conditions in urban and rural conditions. This global positive trend in terms of poverty alleviation was internationally highlighted in particular by the Millennium Development Goals report in 2015 [22] . Laos, Cambodia, Tanzania, Gambia and Sri Lanka are the top 5 countries which progressed the most over the 15 years. Note that these good progresses are associated to their low initial HDP level in 1995.

The evolution of GOV factor (Figure 3) ranges between [−1.6, +1.6]. The governance level is volatile in developing countries and subjected to quick changes (government or military coup etc.). The rate of change is also depending on the initial level of governance. A country with a good governance is most probably having a slow or negative evolution rate while a country going out years of civil war is expected to show good rate while recovering from this crisis. Zimbabwe, Fidji and Cote D’Ivoire are the top 3 countries where governance decreased the most. This negative trend is probably due to the Agrarian reform in Zimbabwe in 2000 [23] , a military coup in Fiji in 2006 [24] and political/ military crisis in Ivory Coast during 2002-2007 period [25] .

The changes in AP (Figure 4) are concentrated around [−0.5, +0.5], and reflects mid-term/long-term phenomena. The most important positive changes are mainly due to the increment of water dedicated to domestic/municipal uses, a phenomenon that accompany the extension of WSS coverage and urbanization processes. However, agriculture remains in the great majority of countries, in development or developed, the main consumer of water resources. Gambia, Haiti and Dominican rep have seen the very dominant agricultural consumption (>88%) reduced in favour of a significant domestic/municipal demand (between 18% - 45%). In the case of Gambia and Dominican Republic, the tourism activity development may be a reason of this change. The new assessment made by FAO of the water withdrawals by sector in 2015 can complement this analysis.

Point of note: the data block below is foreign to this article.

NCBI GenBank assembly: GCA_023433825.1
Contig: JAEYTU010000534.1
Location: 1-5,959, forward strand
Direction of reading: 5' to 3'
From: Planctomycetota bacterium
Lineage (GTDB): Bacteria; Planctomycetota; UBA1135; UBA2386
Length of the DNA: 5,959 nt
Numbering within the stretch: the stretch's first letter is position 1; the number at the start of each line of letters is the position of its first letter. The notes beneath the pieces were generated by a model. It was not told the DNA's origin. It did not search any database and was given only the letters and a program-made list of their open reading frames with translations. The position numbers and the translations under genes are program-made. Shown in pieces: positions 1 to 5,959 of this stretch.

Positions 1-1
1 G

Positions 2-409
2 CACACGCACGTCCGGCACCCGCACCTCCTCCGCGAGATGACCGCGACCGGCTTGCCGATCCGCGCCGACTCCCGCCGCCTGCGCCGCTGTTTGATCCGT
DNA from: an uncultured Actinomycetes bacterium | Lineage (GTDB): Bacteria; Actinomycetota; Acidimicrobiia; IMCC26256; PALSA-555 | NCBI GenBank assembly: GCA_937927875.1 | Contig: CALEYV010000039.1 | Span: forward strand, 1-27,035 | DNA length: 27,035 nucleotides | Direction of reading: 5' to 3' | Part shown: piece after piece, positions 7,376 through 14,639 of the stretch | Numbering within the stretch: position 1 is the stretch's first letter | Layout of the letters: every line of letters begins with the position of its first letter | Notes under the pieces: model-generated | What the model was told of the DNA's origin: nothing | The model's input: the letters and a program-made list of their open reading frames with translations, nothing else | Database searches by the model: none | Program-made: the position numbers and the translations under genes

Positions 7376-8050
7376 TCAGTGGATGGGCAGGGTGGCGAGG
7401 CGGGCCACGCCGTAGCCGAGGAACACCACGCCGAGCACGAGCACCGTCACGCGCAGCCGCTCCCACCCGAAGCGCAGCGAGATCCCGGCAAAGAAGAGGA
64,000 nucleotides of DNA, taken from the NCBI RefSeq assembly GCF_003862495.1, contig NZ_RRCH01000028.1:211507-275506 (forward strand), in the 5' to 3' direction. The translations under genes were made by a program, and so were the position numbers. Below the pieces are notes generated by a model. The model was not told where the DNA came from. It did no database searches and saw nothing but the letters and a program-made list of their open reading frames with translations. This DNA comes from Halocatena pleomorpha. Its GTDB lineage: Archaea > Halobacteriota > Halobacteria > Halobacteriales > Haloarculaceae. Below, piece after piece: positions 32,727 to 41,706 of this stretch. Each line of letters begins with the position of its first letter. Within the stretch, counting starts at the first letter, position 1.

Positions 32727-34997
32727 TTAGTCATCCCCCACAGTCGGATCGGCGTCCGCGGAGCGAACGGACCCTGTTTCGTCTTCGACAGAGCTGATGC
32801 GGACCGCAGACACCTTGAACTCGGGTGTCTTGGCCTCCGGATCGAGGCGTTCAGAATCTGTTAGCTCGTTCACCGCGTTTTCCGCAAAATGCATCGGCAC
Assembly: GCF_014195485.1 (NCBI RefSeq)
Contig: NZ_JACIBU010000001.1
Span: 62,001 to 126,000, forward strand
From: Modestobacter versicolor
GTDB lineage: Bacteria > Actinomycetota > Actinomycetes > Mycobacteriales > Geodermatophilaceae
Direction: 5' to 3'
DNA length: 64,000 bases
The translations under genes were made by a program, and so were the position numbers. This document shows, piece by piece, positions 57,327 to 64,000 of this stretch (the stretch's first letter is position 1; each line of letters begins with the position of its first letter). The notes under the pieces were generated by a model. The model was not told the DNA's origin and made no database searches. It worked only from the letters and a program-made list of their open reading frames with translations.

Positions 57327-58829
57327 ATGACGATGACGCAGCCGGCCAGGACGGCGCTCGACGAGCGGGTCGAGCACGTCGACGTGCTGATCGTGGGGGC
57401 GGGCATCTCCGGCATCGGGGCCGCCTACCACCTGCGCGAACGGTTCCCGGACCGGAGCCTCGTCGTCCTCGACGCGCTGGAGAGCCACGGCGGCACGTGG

The ODA CI flow can show fluctuations from year to year and therefore, this factor shows a high range of changes (Figure 5). The top 3 countries are Liberia, Lebanon and Haiti during this period. The reasons of ODA provision are very much linked to donor motivation(s) that is a topic discussed in the literature: e.g. relationships with governance [26] , with former colonisation relation [27] or cooperation and geopolitical strategy [28] .

4.3.2. Changes of Profile over 1995-2010 Period

Understanding the change of cluster by the selected countries aims at quickly catching what is the medium term evolution of developing countries according to these five key factors. The longer the observation period, the better for the trend analysis.

Before going into the details of profile shifts, an average trend is analysed looking at the centroid country per profile.

The centroid country evolution

As average of profile 1, Peru saw its HDP value progressing steadily (from −0.041 to 0.34) together with the GOV (from 0.161 to 0.830). This development is associated to a decrease of the share of the agricultural water demand, potentially due to the development of the domestic demand ongoing with the access to water supply service.

As average of profile 2, Oman is characterised by a degradation of GOV (from 0.263 to −0.228) associated with a decrease of ODA (from −0.407 to −0.863). Despite this, the HDP value globally increased (from 0.802 to 1.38) over 1995-2010 period.

As average of profile 3, Nicaragua appears to follow the same pattern as Peru except on what concerns GOV that was already low and degraded over the period (from −0.387 to −0.691).

As average of profile 4, Zambia showed a very low level of HDP in 1995(on contrary of Profile 1) that improved significantly (from −1.531 to −1.222) during the 1995-2010 period. Remaining poor countries in 2010, the perception of governance was initially good and even progressed over the period (from 0.687 to 1.24).

Finally, Burundi, as average of profile 5, is a poor country that improved its HDP value (from −0.944 to −0.578) similarly to profile 4. Its level of GOV remains poor despite an improvement (from −2.250 to −1.34). Its specificity is the negative value in AP indicating a less dominant agricultural water demand, decreasing over the 1995-2010 period.

The number of countries changing cluster at least once over the whole period 1995-2010 is 22 out of 103 countries (21%). This small change rate was expected as the factors mainly measure mid-long term phenomena such as access to education, health, governance framework, level of urbanization, living conditions, etc. In details, 5 are short term changes while the others (16%) are potential medium term changes (Table 2).

The medium term changes